Who Are the Working Poor?

by Jessica Nelson

May 10, 2017

The number of working poor in the United States surged up 41 percent between 2007 and 2012 before beginning to decline again in 2013. By 2015, the number of working poor remained 14 percent above the level in 2007, prior to the Great Recession. The working poor are individuals who were in the labor force for at least 27 weeks during the year, but still had incomes below the official poverty level. About 8.5 million people fit that definition in 2015, still well above the pre-recession level of 7.5 million in 2007. The working poor accounted for 5.6 percent of all people who were in the labor force 27 weeks or more in 2015.

These figures come from the Bureau of Labor Statistics’ (BLS) annual Profile of the Working Poor.

Those who were usually employed part time were more likely to be among the working poor. The working poor rate was 3.4 percent for those workers who were usually employed full time, while it was 14.1 percent for those usually employed part time.

Younger workers were more likely to be poor. In 2015, the working poor rate by age group was highest for those ages 20 to 24 (12.2%) and 16 to 19 (10.8%). It then declined with each successive age group. Fewer than 4 percent of workers over the age of 45 were among the working poor, and the rate dropped to 1.6 percent for workers ages 65 and over.
Nationally, slightly more women were considered working poor than men in 2015. In addition, women who head families were more than twice as likely to be among the working poor as men who head families.

Workers with higher levels of education are less likely to be among the working poor. Very few college graduates who were in the labor force for 27 weeks or more in 2015 were among the working poor (1.7%), while 16.2 percent of those with less than a high school diploma were among the working poor.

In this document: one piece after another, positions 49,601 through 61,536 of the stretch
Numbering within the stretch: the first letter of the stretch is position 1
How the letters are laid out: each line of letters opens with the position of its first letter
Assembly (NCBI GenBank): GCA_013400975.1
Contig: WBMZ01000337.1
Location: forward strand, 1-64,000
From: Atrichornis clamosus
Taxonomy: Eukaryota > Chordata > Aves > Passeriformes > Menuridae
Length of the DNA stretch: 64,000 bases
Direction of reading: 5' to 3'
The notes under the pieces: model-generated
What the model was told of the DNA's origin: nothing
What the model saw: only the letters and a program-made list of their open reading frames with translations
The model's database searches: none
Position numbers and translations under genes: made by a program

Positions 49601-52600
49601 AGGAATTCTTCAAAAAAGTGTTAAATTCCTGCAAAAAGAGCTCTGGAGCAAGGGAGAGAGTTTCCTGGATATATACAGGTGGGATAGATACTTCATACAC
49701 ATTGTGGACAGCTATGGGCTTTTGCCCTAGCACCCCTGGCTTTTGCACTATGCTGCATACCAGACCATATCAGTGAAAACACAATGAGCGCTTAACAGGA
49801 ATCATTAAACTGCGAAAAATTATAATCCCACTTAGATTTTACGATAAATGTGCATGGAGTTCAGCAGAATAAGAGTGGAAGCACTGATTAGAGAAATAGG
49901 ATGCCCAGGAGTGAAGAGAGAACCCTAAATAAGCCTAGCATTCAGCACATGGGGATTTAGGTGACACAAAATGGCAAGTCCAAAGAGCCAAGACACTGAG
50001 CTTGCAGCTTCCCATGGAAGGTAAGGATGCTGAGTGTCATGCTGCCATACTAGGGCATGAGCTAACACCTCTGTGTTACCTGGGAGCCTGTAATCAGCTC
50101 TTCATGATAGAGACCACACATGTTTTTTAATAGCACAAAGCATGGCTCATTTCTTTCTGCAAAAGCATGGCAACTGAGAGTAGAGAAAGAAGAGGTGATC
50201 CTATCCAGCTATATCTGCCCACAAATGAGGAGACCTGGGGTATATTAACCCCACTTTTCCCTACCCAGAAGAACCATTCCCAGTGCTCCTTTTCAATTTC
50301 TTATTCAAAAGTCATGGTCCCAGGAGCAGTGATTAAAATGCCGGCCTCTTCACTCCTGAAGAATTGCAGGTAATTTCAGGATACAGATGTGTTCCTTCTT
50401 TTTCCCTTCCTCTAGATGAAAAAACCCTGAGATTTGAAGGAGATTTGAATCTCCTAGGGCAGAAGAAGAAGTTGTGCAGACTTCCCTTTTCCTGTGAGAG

A Higher Share of Part-Time Workers Are Poor

About half (49%) of those characterized as working poor in 2015 were usual full-time workers. Two out of five were usual part-time workers. Many of these workers were voluntarily working part time. Back in 2013, among the working poor, voluntary part-time workers were still outnumbered by those involuntarily working part time who would have rather had full-time work. By 2015 that trend flipped, with more than half of part-time workers who met the definition of working poor voluntarily working part time.

While many of the working poor were usual full-time workers, these workers only accounted for 3.4 percent of all workers who usually work full time. In contrast, 14.1 percent of usual part-time workers fit the description of the working poor. For voluntary part-time workers, the working poor rate is 10.4 percent, but the rate skyrockets for involuntary part-time workers – the working poor account for 24.7 percent of all involuntary part-time workers.

Being in the labor force the entire year made little difference in 2015 in the likelihood of being among the working poor. In total, the working poor rate for those in the labor force 50 to 52 weeks is 5.1 percent, compared with 5.6 percent for those in the labor force at least 27 weeks.

Young Adults and Women More Likely to Be Poor

People ages 20 to 24 have the highest working poor rate, at 12.2 percent. The working poor rate goes down with each successive age group after the 20 to 24 year old group.